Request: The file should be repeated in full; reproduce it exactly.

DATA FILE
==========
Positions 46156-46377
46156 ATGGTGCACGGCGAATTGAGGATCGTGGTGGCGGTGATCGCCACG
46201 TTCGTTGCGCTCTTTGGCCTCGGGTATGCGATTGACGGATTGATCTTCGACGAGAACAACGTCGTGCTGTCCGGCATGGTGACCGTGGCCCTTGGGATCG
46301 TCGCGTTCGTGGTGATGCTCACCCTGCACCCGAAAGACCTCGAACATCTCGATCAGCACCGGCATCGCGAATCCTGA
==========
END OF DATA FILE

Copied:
Positions 46156-46377
46156 ATGGTGCACGGCGAATTGAGGATCGTGGTGGCGGTGATCGCCACG
46201 TTCGTTGCGCTCTTTGGCCTCGGGTATGCGATTGACGGATTGATCTTCGACGAGAACAACGTCGTGCTGTCCGGCATGGTGACCGTGGCCCTTGGGATCG
46301 TCGCGTTCGTGGTGATGCTCACCCTGCACCCGAAAGACCTCGAACATCTCGATCAGCACCGGCATCGCGAATCCTGA